I know, lengthy title. It feels like it’s been a while since I wrote about something that was on my mind. I write a lot of stuff for other people, and about various topics, but I try to steer clear of content that’s too […]
Believe it or not, I am now SIX WEEKS into Operation Declutter. That’s right, six weeks. It’s still not anywhere near finished, but you know what, that’s ok. The Easter holidays interrupted progress for a fortnight, as it was pretty impossible to do any real work on it with a small person running around mid purge. Still, it’s finally time for back to school, which means I can pull my finger back out and try and head towards the light at the end of the tunnel.
So far I’ve managed to declutter a lot more stuff than I was expecting to, and while it’s not 100% there yet, I feel like I can put together a guide of sorts for anyone wanting to tackle their own clutter mountain. So, without further ado:
The Ultimate (ish) Guide To Decluttering
Mantra number 1: this is not a Spring Clean. Yes, there’ll be some cleaning involved, but the main purpose of Operation Declutter is to cleanse and purge your home of the stuff. Lots of it. What you’ll find if you approach this task with the idea of it being a spring clean, is that you’ll have a nice smelling, tidy-ish looking home…that’s still cluttered to actual hell.
The starting point
The first day, you’ll want to blast through everything with your binbags and your charity bags. Resist this urge until you’ve got a friend with you to make a start. Otherwise, you’ll go in, get distracted within minutes and not actually get rid of anything. The starting point is a friend – someone who isn’t emotionally attached to your belongings in the same way you are. That person can be the voice of reason when you get stuck in the bags of sentimentally-charged stuff you’ve stashed for the last few years and not used.
Other people need your stuff
Remember, when you’re decluttering, you’re not being wasteful. If you allow yourself three piles – donate, bin and keep – always make sure your donate pile is bigger than your keep pile, and at least equal to the size of your bin pile. I really struggled with decluttering Small-Me’s baby clothes, but my friend reminding me that another family would get some use out of them was what really helped me to let go. I kept some things, but most of it went, and once that plaster was ripped off first, everything else became much easier.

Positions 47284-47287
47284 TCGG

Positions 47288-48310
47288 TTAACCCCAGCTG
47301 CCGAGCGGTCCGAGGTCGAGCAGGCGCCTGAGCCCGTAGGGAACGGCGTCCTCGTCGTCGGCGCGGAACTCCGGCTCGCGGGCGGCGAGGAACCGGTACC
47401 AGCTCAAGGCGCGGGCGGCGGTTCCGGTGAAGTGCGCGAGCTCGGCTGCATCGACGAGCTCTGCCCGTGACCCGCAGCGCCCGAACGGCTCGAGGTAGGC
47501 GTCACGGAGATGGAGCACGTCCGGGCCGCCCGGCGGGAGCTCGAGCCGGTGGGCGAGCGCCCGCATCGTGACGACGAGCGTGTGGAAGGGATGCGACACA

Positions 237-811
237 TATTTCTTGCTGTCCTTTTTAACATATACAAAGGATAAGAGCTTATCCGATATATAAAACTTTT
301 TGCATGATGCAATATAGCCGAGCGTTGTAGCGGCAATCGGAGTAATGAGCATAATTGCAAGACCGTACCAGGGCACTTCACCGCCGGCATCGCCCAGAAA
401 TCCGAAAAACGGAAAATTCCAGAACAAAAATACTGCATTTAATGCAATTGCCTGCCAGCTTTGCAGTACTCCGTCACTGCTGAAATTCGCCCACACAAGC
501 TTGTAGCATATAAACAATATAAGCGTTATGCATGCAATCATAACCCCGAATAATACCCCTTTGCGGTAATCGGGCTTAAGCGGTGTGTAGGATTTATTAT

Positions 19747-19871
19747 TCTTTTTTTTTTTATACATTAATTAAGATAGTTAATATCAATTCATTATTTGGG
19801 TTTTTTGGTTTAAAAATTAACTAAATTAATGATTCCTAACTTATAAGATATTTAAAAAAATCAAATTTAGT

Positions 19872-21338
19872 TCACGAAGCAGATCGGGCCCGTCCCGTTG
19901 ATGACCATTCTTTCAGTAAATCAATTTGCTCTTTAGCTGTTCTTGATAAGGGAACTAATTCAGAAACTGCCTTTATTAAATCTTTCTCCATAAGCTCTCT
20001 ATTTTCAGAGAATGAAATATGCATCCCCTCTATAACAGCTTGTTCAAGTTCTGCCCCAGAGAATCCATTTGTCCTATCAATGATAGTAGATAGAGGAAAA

Do one room at a time
I can’t stress this one enough, because I haven’t stuck to it at all. Things began well, and I was working on the two attic rooms for a good week, but as I moved downstairs, I started to do a bit here and a bit there in other rooms. Before I knew it, there was stuff just literally everywhere. So, if you can, do one room at a time, and be thorough.
Expect to plateau
You’re going to hit a wall, around week three or four. This is going to be hard, because it’s around the point where it gets boring and annoying. Just have a look at the progress you’ve made in the rooms you did in week one and two, and remember the greater good that’s at stake; a life of minimal clutter. It’s going to be tough to push through this bit, but even if things slow down, that’s ok, just give yourself a break and go back to it.
With less stuff, you can start to simplify your current (or lack of) storage systems. Now’s a good opportunity to think about shelving, cupboards, containers and boxes – do you have enough? Do you have too many? Can you simplify the stuff you do have left, so that it doesn’t end up all shot together and spilling out all over the place? You’ll feel a lot better with it looking organised, even if there’s now (hopefully) less clutter.
Ask yourself questions
There will be points where you get really stuck on whether or not to keep things. In that situation, you’ve got to ask yourself the following:
- Have I used this in the last year?
- Does it make me happy?
- Am I just keeping it ‘just in case’ I need it someday?
Be really brutal with your answers, otherwise you’ll just end up stuck in a cycle of keeping stuff that you’ll agonise over.